I have been wearing the ESEE5/M5 kit for a while now during numerous activities. This past Saturday I got my first real opportunity to not only wear it for an extended amount of time, but wear it while hiking, minor rock scrambling, sitting, kneeling, etc. I think the kit will work nicely for how I am intended it to be used, but it’s going to require some modification.
I had initially used some paracord to tie the bottom part of the M5 bag to my leg so it didn’t flop around. Good idea in theory but it has some issues. In order to keep the pack stable, it has to be tied on tight enough to not move, but not so tight as to cut off circulation. The pack also has to come off, if getting into the drivers seat of a vehicle with a center console. Being able to quickly fasten and unfasten the leg cinch would be a plus.
I will be replacing the paracord with a length of webbing and a side-release buckle. I figure while I am making that, I am going to redo how it clips to my belt. I’ll remove the clip plate back from the ESEE-5′s sheath and fashion some quick release belt loops out of webbing and buckles that will allow the pack to hang at the same location as the clip plate, but offer more flexibility and comfort at the belt. The clip plate is uncomfortable with a tightly fastened belt.
The M5 has a place for your belt to run through it, but I don’t like how high that puts the knife handle.
The combined weight of the ESEE-5 and the M5 (including it’s contents) are also making me consider adding a removable baldric style shoulder strap, not so much to help with weight distribution, but to help keep my pants up!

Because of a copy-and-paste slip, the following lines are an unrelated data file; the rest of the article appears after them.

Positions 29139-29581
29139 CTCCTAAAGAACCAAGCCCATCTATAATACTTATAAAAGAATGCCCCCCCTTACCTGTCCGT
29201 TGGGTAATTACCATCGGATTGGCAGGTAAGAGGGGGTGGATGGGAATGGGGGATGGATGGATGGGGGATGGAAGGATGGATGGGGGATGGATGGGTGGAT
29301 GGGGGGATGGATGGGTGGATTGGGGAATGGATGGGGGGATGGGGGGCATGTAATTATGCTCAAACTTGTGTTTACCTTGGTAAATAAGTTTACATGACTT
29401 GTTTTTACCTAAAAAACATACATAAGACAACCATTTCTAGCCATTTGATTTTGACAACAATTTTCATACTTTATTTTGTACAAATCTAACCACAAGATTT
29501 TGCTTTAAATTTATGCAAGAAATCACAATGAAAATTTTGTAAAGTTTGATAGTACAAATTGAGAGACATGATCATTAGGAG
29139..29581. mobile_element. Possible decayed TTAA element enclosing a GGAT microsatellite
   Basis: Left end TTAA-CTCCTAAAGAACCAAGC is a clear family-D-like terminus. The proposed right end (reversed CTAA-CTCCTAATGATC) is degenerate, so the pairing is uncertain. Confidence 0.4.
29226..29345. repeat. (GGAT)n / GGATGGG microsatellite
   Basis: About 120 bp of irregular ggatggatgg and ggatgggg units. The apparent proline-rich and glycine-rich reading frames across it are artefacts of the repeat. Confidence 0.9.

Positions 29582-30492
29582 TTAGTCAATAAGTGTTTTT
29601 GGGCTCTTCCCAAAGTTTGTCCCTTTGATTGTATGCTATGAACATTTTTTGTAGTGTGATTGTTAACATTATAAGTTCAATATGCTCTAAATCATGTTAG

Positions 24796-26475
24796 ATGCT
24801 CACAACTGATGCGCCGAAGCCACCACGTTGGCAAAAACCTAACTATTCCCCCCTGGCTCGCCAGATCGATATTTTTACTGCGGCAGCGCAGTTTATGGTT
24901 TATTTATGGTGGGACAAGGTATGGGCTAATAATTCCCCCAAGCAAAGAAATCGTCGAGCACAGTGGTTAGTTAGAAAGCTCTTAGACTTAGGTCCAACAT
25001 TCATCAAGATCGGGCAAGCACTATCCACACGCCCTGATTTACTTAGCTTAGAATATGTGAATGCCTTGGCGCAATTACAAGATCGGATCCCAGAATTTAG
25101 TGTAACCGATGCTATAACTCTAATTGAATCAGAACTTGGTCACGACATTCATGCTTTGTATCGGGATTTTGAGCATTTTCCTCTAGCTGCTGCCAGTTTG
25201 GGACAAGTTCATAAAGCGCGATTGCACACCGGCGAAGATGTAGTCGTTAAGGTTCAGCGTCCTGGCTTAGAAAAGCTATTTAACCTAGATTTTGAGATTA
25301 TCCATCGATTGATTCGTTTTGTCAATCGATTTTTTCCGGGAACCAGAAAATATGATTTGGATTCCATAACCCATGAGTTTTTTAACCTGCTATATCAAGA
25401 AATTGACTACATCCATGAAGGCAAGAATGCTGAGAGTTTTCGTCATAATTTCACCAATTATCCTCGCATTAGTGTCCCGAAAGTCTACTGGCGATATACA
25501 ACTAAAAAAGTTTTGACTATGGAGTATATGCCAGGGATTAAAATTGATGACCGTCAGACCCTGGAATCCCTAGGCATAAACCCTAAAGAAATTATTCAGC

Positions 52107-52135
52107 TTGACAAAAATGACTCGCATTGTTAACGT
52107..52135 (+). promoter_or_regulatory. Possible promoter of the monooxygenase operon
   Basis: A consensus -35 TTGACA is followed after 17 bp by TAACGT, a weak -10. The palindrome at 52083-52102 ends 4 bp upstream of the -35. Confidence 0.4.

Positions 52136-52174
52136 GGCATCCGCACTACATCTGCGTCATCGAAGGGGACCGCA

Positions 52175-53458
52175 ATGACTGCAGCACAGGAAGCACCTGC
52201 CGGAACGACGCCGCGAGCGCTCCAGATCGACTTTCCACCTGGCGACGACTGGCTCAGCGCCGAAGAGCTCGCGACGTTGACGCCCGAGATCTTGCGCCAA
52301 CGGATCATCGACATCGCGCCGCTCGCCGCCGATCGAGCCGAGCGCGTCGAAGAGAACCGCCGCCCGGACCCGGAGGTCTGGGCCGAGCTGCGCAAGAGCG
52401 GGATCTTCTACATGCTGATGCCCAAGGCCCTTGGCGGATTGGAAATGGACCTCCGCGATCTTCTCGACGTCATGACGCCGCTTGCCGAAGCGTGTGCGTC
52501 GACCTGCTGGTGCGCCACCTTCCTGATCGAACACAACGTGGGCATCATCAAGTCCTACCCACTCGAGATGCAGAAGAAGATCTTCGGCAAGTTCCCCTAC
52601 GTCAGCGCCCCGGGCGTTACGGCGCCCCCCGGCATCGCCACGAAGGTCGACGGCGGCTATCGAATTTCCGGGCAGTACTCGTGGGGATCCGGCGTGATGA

This morning I ordered an ESEE Laser Strike, and I have some plans for it. The total plan will probably take a few months to complete, as I need to acquire or find access to some tools I don’t have.
First up is using some etchant solution to deepen some of the laser engraving on the blade (mainly the skull and crossing knives). Once that is complete I am going to get some stripper and take all the powder coat off the blade, and give it a good sanding/polish.
At that point, depending on what it looks like, I may or may not give it a hot apple cider vinegar bath to darken the steel.
Then the hard (for me) part. New scales. I want to replace the micarta scales with wood. Most likely will be some nice desert ironwood, or something similar. I will also use some blaze orange G10 liners.
Then lastly some custom leather pants for it, and a matching ferro rod.
I spent some time messing around with some energy drink cans over the weekend, making alcohol stoves out of them. Being the tinkerer that I am, rather than following plans known to work, I did a little research to get the basic ideas of what needed to happen, and then started experimenting.